I am a lecturer in education and international development at the School of International Development, University of East Anglia. I completed my doctorate at the University of Oxford, and have held postdoctoral positions at the Université libre de Bruxelles and the University of Antwerp. My research seeks to shed light on the diversity and dynamism of Islamic schooling practices in contexts of social change.
My doctoral thesis, which forms the basis of my recent book ‘Qur’anic Schools in Northern Nigeria: everyday experiences of youth, faith, and poverty’ (CUP / International African Library), offers an ethnographic and participatory study with young Qur’anic school students in Kano. Debunking stereotypes about Qur’anic schools as recruitment grounds for Boko Haram and other violent groups, I explore through the eyes of the students what it means to be young, poor, and Muslim in a context of pervasive inequality. As part of my work in Nigeria, I produced the ‘participatory’ docudrama ‘Duniya Juyi Juyi – How life goes’, which shows Qur’anic school students’ own perspectives on their education (https://www.youtube.com/watch?v=A-SDeFX5rfI).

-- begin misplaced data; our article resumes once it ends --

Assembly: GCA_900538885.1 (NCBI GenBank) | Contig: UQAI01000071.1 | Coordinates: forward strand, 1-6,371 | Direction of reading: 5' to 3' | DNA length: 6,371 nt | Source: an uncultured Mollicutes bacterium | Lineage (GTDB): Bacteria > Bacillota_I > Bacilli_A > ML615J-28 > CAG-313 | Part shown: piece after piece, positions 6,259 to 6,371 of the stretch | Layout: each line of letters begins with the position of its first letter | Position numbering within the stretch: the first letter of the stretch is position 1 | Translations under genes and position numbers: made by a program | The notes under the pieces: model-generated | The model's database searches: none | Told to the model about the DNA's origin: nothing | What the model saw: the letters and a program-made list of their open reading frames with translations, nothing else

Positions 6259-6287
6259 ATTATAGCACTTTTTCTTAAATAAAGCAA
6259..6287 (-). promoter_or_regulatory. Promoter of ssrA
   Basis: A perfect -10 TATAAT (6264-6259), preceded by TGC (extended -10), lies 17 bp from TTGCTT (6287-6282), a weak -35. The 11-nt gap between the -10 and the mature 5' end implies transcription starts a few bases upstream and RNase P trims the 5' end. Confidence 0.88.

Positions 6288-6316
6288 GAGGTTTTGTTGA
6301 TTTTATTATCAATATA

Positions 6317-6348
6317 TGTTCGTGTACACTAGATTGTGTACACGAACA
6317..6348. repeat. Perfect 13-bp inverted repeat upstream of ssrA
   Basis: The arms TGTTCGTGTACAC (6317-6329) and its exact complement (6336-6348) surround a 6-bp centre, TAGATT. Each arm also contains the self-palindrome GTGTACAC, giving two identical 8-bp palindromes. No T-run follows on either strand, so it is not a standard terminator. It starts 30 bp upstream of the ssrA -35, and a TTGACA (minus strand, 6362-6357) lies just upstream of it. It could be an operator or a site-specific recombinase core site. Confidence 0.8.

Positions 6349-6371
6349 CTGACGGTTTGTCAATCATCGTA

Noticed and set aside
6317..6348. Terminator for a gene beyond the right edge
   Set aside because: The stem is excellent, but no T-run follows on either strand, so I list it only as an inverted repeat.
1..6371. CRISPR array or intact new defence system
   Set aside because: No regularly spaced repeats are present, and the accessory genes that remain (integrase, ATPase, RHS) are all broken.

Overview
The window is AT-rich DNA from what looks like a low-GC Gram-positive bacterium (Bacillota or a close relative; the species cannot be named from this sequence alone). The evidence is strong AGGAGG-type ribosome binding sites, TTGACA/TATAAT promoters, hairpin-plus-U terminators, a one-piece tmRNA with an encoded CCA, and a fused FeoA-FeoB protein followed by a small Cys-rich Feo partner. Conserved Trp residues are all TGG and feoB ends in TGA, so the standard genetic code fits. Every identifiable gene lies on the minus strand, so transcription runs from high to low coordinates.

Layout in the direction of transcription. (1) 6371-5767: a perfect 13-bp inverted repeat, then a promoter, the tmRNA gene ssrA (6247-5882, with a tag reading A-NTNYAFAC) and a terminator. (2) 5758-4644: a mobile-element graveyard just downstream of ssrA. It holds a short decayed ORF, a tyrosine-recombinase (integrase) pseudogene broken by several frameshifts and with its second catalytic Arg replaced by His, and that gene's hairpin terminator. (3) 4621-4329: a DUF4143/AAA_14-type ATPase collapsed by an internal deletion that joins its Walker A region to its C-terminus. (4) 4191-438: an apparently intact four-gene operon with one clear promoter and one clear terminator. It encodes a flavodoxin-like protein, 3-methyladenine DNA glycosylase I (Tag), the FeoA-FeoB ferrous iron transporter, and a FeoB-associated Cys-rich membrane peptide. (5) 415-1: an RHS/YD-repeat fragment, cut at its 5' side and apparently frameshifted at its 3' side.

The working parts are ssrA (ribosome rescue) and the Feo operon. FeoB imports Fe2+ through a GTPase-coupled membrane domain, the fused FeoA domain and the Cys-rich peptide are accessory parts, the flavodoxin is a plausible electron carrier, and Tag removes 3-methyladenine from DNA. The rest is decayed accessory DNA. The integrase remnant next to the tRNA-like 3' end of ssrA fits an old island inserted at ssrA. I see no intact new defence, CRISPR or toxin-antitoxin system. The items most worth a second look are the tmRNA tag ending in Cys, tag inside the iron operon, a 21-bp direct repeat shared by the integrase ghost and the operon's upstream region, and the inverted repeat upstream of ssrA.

My current work includes Muslim immigrant communities in the West and their relationships with their homelands. Connecting diaspora and transnationalism studies with the study of change within religious schooling practices in Muslim societies, I explore the involvement of Senegalese migrants within the religious education sector of Senegal. I have conducted extensive fieldwork both in Senegal and with West African migrant communities in the US. Specifically, my research traces how sojourns in Senegal undertaken for the purpose of religious education shape migrants’ children’s relationships with their homeland and with Islam, how ‘diaspora’ influences alter Muslim schooling practices in Senegal, and how homeland stays and visits prepare young people for the challenges of living in the US as part of a triple minority as blacks, immigrants, and Muslims.